A mention of the word “selfie” is generally followed by a collective eye-roll from everyone in the room who is under the age of 17. Selfies are generally perceived as being “narcissistic” and “attention seeking”. But is the infamous self-portrait photograph with your mobile phone an act of narcissism or an act of empowerment?
Selfies and Narcissism
The link between selfies and narcissism is associated with the assumption that such photos are taken to show off one’s physical appearance. The act of taking and uploading a photo of oneself to the internet is not a new phenomenon. According to a study by the Pew Research Center (2013), 91% of American teens with a Facebook account upload photos of themselves. A further study conducted at Elon University interviewed 93 students about their photo uploading habits. 97.8% of the interviewees reported that they believe a person’s popularity is determined by the amount of likes they receive on their profile pictures (Wickel 2015). Further research revealed that 90.2% of students interviewed upload photos to social media for the sole purpose of gaining likes (Wickel 2015). I’m not sure about you, but to me this seems like a rather narcissistic act. But why has society suddenly become so worried about how they look in a photograph?
According to Jesse Fox (2015), leader of a study at Ohio State University, “with the growing use of social networks, everyone is more concerned with their appearance.” This has led to self-objectification becoming a significant issue within society. With the growing pressures to fit in to society and the prevalence of social media in our lives, teenagers feel the need to create “desirable online identities”, especially when it comes to photos of themselves (Wickel 2015, Gregorie 2015). Studies revealed that teens believe social media sites are essential to their life, as well as posting photos that are impressive to their audience (Pew Research Center 2015, Wickel 2015). Evidently, the habit of selfie taking can be linked to traits of narcissism due to excessive interest and self admiration being one of the motivations for uploading photos on social media.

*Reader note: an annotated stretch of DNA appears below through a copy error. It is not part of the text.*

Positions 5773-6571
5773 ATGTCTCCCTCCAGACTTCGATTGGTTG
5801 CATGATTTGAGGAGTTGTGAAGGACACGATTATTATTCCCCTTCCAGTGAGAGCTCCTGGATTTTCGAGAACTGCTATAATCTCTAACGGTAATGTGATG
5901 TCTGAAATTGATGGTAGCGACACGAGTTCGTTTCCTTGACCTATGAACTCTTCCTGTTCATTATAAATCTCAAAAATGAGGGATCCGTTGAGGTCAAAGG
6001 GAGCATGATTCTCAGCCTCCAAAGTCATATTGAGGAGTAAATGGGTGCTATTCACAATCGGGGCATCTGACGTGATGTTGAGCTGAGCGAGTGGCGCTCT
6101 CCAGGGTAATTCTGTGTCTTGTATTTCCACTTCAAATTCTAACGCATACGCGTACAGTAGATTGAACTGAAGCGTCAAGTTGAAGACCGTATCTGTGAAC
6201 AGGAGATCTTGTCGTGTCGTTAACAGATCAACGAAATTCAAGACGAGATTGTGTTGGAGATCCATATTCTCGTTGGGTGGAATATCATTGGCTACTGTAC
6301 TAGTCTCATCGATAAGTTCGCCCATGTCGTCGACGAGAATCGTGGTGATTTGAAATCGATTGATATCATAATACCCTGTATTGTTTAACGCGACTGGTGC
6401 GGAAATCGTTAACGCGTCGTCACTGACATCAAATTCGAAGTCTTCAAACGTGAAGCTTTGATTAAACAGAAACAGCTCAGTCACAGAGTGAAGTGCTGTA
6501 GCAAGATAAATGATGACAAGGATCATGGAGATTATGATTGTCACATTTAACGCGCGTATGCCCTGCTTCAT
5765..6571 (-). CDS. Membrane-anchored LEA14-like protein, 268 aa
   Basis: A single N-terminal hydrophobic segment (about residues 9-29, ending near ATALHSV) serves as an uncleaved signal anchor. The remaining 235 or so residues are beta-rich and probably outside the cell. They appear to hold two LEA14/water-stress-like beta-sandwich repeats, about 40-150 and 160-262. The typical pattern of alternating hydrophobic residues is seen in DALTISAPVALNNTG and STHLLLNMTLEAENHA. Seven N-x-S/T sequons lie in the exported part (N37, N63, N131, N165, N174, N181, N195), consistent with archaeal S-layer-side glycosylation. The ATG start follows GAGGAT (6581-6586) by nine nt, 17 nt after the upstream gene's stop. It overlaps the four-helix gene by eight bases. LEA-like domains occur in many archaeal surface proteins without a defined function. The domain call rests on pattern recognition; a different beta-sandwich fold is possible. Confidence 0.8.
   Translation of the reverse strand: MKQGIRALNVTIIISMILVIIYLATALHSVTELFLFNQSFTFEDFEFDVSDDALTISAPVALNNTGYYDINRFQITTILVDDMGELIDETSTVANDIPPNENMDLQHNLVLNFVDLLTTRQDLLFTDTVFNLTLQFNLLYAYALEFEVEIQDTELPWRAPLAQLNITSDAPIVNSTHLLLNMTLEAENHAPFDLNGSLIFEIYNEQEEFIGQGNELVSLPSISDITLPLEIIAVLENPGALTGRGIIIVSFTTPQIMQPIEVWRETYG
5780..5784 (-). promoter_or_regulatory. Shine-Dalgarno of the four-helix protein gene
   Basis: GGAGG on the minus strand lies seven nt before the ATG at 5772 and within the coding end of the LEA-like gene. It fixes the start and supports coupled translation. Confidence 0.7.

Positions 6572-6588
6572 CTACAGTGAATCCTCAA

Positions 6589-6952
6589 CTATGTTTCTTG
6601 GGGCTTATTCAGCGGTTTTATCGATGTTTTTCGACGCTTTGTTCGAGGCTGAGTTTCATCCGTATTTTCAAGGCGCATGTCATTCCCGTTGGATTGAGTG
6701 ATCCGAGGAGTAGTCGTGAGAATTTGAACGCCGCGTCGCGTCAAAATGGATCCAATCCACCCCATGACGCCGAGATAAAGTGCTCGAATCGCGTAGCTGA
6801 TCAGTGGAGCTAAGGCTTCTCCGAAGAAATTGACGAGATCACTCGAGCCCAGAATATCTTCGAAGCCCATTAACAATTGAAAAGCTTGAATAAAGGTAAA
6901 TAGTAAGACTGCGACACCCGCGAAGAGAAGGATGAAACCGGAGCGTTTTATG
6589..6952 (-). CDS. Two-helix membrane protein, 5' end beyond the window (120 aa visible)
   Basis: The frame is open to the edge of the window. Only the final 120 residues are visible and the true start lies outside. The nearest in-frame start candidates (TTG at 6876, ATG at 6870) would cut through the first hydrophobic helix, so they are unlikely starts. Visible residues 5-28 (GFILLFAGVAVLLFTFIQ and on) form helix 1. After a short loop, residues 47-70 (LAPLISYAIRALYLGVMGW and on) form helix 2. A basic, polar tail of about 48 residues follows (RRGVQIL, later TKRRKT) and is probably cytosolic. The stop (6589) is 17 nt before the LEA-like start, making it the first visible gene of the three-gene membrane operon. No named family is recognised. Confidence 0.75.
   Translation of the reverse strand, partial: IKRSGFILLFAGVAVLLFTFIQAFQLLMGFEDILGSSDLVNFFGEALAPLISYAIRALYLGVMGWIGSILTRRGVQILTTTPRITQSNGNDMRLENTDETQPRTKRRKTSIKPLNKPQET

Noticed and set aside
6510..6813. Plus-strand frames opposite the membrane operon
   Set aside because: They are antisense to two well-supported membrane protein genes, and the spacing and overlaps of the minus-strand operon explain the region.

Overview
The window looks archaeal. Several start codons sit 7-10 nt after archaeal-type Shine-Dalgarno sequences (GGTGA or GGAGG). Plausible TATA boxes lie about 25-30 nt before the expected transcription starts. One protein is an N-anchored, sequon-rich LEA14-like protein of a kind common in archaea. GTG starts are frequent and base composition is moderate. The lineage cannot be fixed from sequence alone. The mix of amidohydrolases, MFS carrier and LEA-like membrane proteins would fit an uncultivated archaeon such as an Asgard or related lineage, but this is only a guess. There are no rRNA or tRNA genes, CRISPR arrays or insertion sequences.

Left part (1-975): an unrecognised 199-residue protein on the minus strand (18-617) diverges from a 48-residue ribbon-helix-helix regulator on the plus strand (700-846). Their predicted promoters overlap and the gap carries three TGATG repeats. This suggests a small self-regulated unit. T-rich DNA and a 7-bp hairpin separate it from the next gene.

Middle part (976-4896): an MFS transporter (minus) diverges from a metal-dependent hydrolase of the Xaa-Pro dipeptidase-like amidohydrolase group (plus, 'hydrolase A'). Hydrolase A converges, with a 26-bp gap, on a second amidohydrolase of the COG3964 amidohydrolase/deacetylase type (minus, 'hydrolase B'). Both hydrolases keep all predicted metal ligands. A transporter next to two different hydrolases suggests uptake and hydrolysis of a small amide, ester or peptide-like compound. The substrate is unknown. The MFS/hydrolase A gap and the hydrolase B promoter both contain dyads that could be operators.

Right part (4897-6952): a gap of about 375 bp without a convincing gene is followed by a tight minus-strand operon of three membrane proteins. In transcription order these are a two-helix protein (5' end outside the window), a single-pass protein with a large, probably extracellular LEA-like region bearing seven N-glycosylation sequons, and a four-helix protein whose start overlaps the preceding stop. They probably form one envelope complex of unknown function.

Selfies and Empowerment
There have been recent discussions within society that suggest taking selfies can actually be a form of empowerment rather than an act of self-obsession. Various social media campaigns have prompted men and women to take a selfie, and upload the photo online in support of numerous social causes. The power of the selfie has been used to raise awareness for a number of prevalent societal issues such as depression, objectification of women, and mental health disorders. Not only do these campaigns change the way in which taking a selfie is perceived, but they also prove to be effective ways of making a change.
Take for example the #nomakeupselfie campaign. With the aim of raising money for cancer research, women took to the internet, posting barefaced selfies as well as making donations to Cancer Research UK or the American Cancer Society. The hashtag went viral and people all over the world jumped on board to support the cause. The social media campaign was so successful that 8 million pound was raised in just 2 days (Dockterman 2014).